The poor son of a former Polygar, narasimha Reddy, lured the disinherited sons of the soil to the standard of insurrection raised by confiscatory processes and illegal rules combined with fiscal persecution. "Initially, just the Kattubadies and their pals were involved in the uprising. However, when a large number of peasants from lower social classes joined narasimha Reddy in seizing the Tahsildar and expelling all government employees, it turned into a massive uprising in which peasants and members of other lower social classes played a notable role "Reddy made note.

He claims that the narasimha Reddy uprising in 1846 was really the work of more than 5,000 peasants in the Cuddapah area. The Taluk's peasants and working-class residents, who had long-standing complaints against the british government, had supported Polygar narasimha Reddy's uprising against foreign control. The author noted that as a result of revenue regulations put in place by the british in the first half of the 19th century, the peasants of the ceded territories have endured financial oppression and a fear of privation ever since the british Company government was established.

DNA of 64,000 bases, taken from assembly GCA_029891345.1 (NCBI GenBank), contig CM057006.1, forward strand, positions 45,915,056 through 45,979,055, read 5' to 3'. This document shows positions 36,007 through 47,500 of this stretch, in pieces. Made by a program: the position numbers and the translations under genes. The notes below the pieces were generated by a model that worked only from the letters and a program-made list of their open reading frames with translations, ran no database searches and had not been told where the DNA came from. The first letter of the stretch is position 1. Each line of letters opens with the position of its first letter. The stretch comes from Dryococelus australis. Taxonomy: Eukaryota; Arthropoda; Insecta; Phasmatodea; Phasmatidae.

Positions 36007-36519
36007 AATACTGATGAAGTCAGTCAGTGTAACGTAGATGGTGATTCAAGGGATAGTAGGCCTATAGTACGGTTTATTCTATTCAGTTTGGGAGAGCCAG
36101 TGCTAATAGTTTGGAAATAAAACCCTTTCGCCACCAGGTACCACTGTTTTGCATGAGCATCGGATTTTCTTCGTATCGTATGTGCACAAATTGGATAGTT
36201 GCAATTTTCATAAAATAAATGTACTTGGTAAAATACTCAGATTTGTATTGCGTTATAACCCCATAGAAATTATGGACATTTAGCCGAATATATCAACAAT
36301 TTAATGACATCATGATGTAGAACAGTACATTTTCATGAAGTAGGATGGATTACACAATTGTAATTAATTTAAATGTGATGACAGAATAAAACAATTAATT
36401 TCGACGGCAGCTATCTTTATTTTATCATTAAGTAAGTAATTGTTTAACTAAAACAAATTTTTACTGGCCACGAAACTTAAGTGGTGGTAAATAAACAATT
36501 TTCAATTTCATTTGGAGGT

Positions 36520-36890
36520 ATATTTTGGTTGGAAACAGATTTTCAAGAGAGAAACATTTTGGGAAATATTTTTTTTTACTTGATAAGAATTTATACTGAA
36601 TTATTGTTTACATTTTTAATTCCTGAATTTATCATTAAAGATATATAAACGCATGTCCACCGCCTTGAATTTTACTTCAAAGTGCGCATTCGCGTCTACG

The interests of the local peasants were not taken into consideration by the british corporate authorities. The adoption of new land revenue restrictions caused the village headmen, who were responsible for the entire village community, to feel as though their long-held privileges had been taken away.

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